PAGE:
Our death penalty could be hurdle to extradite Sirul from Australia

16 Jan 2015 / 14:43 H.

SEBERANG JAYA: Convicted killer Sirul Azhar Umar (pix) may escape the hangman's noose.
Deputy Home Minister Datuk Seri Wan Junaidi Tuanku Jaafar said Malaysia may face difficulty in extraditing the former police corporal from Australia as Australian law forbids extradition of persons to face the death penalty.
Wan Junaidi said said Sirul may exploit that fact for him to avoid extradition.
He, however, said it is too early to speculate what might happen in the Australian courts.
He said Inspector-General of Police Tan Sri Khalid Abu Bakar has contacted his Australian counterpart and Interpol to extradite Sirul.
"The Australian government has a good bilateral relationship with us, so morally they should return him to us.
"We can use administrative channels to get him back to Malaysia but if the other parties can use the fact that Australia does not have the mandatory death penalty, the extradition might not happen," he said in a press conference after opening the Nepali Consul-General office here today.
Police have launched a manhunt for Sirul after he failed to turn up at the Federal Court on Tuesday to face the Altantuya Shaariibuu murder verdict on him.
Immigration Department records indicated Sirul is in Australia, having gone there last year.
The Bar Council, meanwhile, said Sirul could challenge Malaysia's request to extradite him back to the country.
"If he (Sirul) gets a good legal counsel, he could challenge the request, and might not be extradited by the authorities," its Human Rights Committee co-chairperson Andrew Khoo told theSun.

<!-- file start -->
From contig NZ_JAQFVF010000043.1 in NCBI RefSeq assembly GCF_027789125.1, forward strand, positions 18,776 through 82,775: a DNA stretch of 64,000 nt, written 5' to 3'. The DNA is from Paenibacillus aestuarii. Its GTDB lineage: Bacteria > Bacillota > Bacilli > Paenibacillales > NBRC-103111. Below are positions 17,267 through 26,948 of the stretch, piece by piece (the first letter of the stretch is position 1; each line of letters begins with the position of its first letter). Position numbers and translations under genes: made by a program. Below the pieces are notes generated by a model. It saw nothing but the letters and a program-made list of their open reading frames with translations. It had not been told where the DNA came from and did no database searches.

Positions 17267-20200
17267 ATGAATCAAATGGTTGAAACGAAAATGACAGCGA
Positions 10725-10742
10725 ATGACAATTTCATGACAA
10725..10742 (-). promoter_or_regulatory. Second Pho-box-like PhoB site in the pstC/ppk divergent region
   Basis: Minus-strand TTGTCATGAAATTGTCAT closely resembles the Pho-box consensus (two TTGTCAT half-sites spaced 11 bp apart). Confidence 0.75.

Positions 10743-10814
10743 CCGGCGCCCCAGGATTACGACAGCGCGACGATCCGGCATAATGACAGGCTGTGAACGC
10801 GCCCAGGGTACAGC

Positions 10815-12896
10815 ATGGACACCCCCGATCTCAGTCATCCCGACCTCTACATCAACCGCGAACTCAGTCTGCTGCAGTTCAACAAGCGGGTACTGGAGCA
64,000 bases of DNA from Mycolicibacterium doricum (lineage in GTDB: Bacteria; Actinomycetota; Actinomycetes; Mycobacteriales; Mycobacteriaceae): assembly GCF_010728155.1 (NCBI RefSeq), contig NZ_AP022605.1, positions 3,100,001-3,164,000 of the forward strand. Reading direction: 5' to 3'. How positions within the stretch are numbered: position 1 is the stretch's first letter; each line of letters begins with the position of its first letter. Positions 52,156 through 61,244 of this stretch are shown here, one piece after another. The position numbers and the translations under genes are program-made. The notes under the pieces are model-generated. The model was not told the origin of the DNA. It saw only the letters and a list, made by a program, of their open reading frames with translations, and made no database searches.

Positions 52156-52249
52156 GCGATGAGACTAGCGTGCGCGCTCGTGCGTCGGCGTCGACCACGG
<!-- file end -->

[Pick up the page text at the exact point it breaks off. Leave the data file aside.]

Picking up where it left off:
Khoo said Sirul might argue that he does not want to return to Malaysia and face execution – which could be deemed "cruel and unusual" in Australia.
"This is a difficult situation," he said.
Khoo, however, said this could be an opportunity for the Malaysian government to review the death penalty.
"This is an instance where the government can rethink the policy on capital punishment.
"If the government wants to extradite Sirul for life imprisonment, the Australian government might comply with the request," he said.
Sirul and his superior, ex-chief inspector Azilah Hadri, both members of the elite police Special Action Squad (UTK), were handed the death sentence in 2009 for the murder of Altantuya three years earlier.
They were let off the hook by the Court of Appeal in 2013 following their application to overturn the High Court decision.
This led to the prosecution to counter appeal the decision with the Federal Court which on Tuesday upheld the High Court decision to hang both men for the murder of the Mongolian woman.
Azilah, who had shown up to hear the Federal Court verdict on Tuesday, has returned to prison awaiting his sentence or seek his final recourse – a pardon from the Yang di-Pertuan Agong.


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